A tentative deal that finally would provide federal funding to fight the Zika virus offers a glimmer of hope — and sanity — that leaders in Washington will put words into action to combat this spreading public health threat. Congressional leaders are expected to include money for Zika in a broad spending bill that could be considered by the Senate as early as today. That approach has bipartisan support from Florida's congressional delegation and approval is of paramount importance for Florida, where Zika has infected nearly 800 residents and continues to spread.
Zika, which is primarily transmitted by mosquitoes, can cause microcephaly and other grave birth defects in babies born to infected mothers. As the virus appeared across Central and South America earlier this year, President Barack Obama requested $1.9 billion to contain the outbreak. The request should have been easy to pass, but Congress never misses a chance to inject partisanship into governing. House Republicans attached provisions to the funding bill that were deal breakers for Democrats — namely cutting off money to Planned Parenthood. Both of Florida's senators, Democrat Bill Nelson and Republican Marco Rubio, have rightly supported efforts to pass a clean bill that gets the money flowing.
The deal now on the table includes $1.1 billion for Zika in a short-term spending bill that keeps the federal government running into December. It's considered "must-pass" legislation, because without it federal agencies would have to shut down. Congress won't let that happen so close to the election. Voters should remember that this 11th-hour effort did not materialize because leaders in Washington decided to do the right thing and address this crisis. They just want to get out of Washington and back on the campaign trail.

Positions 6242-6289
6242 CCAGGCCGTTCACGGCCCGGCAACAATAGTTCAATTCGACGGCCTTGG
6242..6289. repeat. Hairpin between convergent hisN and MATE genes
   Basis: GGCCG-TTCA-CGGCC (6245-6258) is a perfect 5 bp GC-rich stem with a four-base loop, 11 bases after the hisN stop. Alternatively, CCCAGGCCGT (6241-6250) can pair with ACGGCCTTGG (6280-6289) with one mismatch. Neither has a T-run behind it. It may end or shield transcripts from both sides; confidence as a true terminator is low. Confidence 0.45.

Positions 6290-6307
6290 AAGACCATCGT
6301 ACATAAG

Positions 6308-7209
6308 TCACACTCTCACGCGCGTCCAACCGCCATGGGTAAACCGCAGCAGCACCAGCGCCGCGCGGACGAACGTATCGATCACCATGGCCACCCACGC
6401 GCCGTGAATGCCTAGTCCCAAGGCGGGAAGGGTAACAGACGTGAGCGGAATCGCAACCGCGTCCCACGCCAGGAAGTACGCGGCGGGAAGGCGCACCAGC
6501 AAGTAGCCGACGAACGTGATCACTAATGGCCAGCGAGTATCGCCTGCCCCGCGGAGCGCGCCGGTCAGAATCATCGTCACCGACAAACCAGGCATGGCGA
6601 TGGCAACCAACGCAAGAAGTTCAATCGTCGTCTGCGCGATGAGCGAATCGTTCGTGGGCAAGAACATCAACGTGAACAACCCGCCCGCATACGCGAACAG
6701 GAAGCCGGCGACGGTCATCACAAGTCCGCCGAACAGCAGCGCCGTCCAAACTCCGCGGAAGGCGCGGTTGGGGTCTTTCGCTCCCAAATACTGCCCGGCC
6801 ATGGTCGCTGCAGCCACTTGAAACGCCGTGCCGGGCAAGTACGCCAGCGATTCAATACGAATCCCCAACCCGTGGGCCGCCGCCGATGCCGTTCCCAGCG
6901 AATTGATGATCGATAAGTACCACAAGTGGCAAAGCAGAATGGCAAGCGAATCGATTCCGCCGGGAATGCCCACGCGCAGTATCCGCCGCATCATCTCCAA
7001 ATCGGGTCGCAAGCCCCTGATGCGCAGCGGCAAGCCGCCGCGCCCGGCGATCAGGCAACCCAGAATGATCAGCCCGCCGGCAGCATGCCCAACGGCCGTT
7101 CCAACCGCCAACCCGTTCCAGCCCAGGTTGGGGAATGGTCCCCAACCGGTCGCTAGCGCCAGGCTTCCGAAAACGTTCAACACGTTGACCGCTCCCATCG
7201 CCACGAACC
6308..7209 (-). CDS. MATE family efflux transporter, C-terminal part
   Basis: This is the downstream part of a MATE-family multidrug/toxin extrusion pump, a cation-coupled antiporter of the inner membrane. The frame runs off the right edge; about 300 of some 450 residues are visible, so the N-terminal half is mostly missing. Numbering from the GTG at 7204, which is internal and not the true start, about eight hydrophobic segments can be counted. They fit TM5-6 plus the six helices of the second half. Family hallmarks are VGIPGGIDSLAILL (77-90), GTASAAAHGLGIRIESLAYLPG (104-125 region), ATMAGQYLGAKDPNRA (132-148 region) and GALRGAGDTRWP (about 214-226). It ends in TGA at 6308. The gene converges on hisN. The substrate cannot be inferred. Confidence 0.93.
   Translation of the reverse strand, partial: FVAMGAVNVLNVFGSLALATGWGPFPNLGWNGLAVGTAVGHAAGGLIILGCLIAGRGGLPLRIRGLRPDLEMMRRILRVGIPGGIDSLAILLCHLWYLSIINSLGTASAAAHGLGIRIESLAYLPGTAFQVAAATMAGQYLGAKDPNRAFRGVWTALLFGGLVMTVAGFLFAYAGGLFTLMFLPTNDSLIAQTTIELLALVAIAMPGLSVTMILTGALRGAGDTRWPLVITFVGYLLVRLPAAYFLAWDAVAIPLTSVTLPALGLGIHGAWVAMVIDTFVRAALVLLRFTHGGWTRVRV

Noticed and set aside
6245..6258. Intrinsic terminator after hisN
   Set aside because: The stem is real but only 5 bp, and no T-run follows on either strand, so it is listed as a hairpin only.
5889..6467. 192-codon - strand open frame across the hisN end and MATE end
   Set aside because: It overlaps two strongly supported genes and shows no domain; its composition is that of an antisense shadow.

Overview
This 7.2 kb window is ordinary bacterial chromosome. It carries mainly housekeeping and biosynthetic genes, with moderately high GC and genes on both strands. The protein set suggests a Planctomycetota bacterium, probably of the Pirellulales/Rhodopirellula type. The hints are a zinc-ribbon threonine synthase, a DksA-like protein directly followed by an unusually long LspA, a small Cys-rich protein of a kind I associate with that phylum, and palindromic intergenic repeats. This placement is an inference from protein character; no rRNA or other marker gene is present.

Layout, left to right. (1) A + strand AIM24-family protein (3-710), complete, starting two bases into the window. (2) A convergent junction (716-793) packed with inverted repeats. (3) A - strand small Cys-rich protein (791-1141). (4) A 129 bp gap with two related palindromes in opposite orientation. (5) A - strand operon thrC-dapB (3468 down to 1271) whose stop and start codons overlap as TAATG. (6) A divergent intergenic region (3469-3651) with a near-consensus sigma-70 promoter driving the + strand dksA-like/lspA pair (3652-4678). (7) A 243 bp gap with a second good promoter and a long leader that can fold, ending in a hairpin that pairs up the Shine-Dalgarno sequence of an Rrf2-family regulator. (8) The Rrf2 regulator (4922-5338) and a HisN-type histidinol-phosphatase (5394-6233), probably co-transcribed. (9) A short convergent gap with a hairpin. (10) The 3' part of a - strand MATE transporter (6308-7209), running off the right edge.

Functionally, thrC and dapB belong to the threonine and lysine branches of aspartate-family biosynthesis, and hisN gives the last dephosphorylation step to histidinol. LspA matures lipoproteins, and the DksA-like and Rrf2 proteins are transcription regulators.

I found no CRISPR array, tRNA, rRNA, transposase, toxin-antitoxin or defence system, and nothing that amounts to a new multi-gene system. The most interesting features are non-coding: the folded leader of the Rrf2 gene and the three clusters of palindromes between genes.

In addition to money, the Zika fight needs more transparency. While Gov. Rick Scott has made himself plenty visible — joining local government roundtables, urging Floridians to use insect repellent and lobbying in Washington — the state Department of Health has been opaque about the real numbers behind cases of locally transmitted Zika. The Miami Herald reported that state health officials stopped providing detailed information on local Zika transmissions, such as the number of people tested in each county and the results. They underreported Florida's total of locally transmitted Zika infections by excluding out-of-state residents from the count, and they won't say how many local cases involve pregnant women. The one non-travel-related case of Zika in Tampa Bay affected a Pinellas resident who is a firefighter for Tampa Fire Rescue, but state Surgeon General Celeste Philip would not specify where in the county that patient lives until health officials confirmed whether the virus was spreading locally. That was more than two weeks ago, and there has been no update. Floridians need timely, complete information about this health threat.
Scott traveled to Washington this week to lobby for money, acting above the fray a la former Gov. Jeb Bush in a hurricane and preaching that "the time for politics is over." Then he singled out Nelson for voting against earlier Zika bills that cut money to Planned Parenthood. The governor's self-serving tour isn't helping Floridians, and his shot at the Democrat he may run against in 2018 was unnecessary. He should come home and get back to handing out bug spray.
Centers for Disease Control and Prevention director Thomas Frieden warned last week that the United States is "about to see a bunch of kids born with microcephaly." Days later, Congress failed for the third time in three months to commit emergency funding. The deal in the works now will not make up for months of lawmakers' willful inaction, but it will provide the crucial ingredient for fighting Zika: money. Lawmakers must get it done.